SHE IS an accomplished artist and photographer yet her modesty is so great, not many of us would ever have known.
That is if she didn’t allow her arm to be twisted so her talents could be revealed to the Fraser Coast.
Photojournalist Jocelyn Watts was given her first camera – a Box Brownie – when she was eight years old. Just three years later, she won her first prize at a regional photography show.
Since then, she has rarely been seen without a camera in her hands.
“For me, photography is about capturing moments in time,” explains the Maryborough resident of 18 years.
“Including,” she adds, “the ever-changing light in landscapes, fleeting moments in sport or at family gatherings and social events – things that happen too quickly to be captured with an artist’s brush.
“A camera lens can also block out peripheral objects to home-in on patterns, shapes and colours, as in microphotography, that could otherwise be missed by the naked eye.”
She has always used Canon equipment and recently upgraded to a Canon EOS 5D Mark II and a 17-40mm wide-angle lens (EF Series).
Jocelyn is a member of Hervey Bay Photography Club and the Australian Photographic Society.
“My goal is basically to keep on improving and create the best images I can. If a travel company offered to pay all my expenses, take photos and write, I wouldn’t argue,” she laughs.
“But being more realistic, it would be nice to show my images in an exhibition or coffee table books, or calendars someday. Bagging a few awards, if I were lucky enough, would be a bonus.”
Jocelyn has already won many awards including the photography club’s Colour Print of the Year for 2009.
In 2003, she swept the pool at the Australian Photographic Society B9 Print folio awards with five first places in Open Print categories.
Between 1998 and 2009 she added to her collection of another four first prizes at the Fraser Coast Show.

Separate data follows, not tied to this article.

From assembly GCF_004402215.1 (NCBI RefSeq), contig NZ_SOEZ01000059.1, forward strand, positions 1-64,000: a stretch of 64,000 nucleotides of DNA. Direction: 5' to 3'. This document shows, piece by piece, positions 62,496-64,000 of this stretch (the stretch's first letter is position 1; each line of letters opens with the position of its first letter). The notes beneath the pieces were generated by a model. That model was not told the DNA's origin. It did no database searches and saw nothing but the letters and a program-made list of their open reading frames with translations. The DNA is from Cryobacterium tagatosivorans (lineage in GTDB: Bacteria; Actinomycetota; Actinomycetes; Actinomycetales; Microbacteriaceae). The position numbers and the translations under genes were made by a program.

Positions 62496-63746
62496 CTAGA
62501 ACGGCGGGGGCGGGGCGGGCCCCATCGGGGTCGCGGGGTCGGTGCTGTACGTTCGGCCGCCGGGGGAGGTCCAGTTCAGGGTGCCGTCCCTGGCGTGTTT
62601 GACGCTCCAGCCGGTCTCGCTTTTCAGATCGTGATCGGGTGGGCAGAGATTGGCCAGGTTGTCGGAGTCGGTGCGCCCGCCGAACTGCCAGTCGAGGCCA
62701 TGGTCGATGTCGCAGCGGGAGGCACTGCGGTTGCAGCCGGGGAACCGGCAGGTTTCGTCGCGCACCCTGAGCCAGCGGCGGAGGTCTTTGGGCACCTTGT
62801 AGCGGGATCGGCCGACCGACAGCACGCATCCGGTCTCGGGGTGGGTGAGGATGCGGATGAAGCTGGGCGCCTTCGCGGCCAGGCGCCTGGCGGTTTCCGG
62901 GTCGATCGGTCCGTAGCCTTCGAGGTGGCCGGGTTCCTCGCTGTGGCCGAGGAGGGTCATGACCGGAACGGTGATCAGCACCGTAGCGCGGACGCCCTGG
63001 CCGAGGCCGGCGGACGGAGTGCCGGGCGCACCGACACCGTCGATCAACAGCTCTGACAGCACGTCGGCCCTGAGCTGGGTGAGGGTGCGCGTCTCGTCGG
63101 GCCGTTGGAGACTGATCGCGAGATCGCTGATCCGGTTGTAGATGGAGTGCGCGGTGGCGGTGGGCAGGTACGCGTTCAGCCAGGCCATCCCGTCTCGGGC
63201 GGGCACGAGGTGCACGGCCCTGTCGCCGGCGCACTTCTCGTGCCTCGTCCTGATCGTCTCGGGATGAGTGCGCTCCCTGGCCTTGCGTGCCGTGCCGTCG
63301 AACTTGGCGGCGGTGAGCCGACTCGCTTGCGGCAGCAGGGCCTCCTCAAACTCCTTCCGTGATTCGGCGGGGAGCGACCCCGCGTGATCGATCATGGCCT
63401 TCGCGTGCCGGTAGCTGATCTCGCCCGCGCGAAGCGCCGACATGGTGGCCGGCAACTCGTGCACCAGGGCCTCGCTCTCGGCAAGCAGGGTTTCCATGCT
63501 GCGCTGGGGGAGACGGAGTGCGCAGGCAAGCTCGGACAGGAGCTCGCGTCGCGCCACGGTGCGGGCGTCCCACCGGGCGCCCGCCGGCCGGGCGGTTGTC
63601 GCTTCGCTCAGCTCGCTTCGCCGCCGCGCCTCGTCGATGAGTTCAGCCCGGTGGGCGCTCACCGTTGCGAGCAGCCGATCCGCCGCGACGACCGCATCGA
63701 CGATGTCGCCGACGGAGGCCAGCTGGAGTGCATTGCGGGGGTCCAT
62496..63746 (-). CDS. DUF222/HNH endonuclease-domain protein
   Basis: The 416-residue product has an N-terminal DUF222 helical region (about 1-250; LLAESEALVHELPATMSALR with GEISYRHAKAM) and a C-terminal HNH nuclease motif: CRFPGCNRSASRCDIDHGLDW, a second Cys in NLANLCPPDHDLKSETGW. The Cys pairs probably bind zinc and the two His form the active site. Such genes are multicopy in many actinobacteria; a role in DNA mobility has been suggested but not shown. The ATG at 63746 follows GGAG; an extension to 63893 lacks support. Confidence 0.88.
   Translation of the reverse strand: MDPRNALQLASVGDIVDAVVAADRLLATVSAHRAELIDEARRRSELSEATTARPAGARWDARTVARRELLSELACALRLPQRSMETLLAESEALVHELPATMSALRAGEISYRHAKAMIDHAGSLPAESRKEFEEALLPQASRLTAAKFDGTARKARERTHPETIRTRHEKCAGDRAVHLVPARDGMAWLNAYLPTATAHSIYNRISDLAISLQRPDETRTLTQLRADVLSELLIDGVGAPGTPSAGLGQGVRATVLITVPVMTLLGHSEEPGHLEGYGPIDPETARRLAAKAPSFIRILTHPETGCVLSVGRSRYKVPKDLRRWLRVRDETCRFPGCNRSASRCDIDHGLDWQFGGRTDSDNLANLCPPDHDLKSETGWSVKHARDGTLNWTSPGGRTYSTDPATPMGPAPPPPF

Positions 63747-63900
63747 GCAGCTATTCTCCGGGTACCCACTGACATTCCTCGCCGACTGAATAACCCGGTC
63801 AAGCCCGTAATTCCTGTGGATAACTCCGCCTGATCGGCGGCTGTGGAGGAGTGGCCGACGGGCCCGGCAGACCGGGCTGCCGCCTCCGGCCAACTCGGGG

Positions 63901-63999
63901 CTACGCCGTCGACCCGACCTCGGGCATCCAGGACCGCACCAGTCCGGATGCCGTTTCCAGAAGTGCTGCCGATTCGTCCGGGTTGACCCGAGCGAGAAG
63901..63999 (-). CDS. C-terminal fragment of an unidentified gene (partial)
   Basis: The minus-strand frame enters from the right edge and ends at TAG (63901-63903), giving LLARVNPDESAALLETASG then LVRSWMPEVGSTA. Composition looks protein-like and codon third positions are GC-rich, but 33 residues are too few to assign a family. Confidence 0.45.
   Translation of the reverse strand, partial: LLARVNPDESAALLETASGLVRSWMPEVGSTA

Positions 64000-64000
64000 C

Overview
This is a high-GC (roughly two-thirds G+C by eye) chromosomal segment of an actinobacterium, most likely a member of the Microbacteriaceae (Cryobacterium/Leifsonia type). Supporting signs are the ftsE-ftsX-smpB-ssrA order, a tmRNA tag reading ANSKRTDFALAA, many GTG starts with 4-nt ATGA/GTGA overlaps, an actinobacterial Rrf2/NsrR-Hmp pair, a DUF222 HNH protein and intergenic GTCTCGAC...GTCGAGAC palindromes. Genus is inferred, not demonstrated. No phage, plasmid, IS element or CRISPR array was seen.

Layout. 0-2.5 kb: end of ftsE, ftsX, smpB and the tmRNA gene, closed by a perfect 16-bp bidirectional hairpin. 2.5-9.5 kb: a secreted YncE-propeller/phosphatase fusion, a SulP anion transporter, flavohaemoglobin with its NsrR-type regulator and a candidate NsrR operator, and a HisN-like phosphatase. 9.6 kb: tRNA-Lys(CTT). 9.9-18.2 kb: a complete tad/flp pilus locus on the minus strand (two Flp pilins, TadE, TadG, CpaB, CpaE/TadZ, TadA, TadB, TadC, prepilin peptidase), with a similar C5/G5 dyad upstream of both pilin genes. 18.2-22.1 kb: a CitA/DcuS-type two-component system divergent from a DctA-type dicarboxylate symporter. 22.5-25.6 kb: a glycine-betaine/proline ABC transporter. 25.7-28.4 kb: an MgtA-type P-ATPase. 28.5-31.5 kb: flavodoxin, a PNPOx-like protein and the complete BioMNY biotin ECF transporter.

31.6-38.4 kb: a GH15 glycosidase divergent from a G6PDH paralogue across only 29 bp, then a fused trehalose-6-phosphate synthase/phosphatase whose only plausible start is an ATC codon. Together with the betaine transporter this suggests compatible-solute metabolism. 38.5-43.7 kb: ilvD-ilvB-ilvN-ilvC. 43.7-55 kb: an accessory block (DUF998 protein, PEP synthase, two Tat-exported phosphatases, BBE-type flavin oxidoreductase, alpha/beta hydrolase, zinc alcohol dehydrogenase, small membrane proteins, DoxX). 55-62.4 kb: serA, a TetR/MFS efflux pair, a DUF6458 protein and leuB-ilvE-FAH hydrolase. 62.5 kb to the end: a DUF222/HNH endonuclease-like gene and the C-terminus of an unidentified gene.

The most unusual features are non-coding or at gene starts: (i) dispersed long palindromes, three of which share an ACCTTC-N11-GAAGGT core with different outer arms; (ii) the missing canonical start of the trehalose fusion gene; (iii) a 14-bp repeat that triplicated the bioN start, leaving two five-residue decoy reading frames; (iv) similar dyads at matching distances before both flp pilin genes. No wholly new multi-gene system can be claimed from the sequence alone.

And in 1999, Jocelyn took home the Qld Country Press Association Awards title of Sport Photo of the Year.
Jocelyn’s creative (photography) flare was no doubt inherited from her father, an international award-winning photographer, who gave her that beloved Box Brownie.
But it is not only photography this artist is skilled at.
“I’ve always drawn, sketched or dabbled in some sort of art or craft. Art was not a subject at the outback school I went to, but soon after leaving, I enrolled in an oil painting workshop being run at the town’s cultural centre that my parents co-founded.
“During the 1980s I designed motifs that I machine-appliquéd on to T-shirts, tops and cloth nappies.
“After moving to Maryborough in the early 1990s, I was working part-time and in my spare hours delved into painting again, this time with pastels and acrylics as well as oils.”
Jocelyn describes her style as realism but wants to move toward impressionism.
“I’d be great at counterfeit if I had the inclination to make a few bucks on the black market,” she jokes. Seriously though, reproductions could be a speciality.”
Jocelyn has not yet held a solo exhibition, for art or photography, but is hopeful that day won’t be too far away.”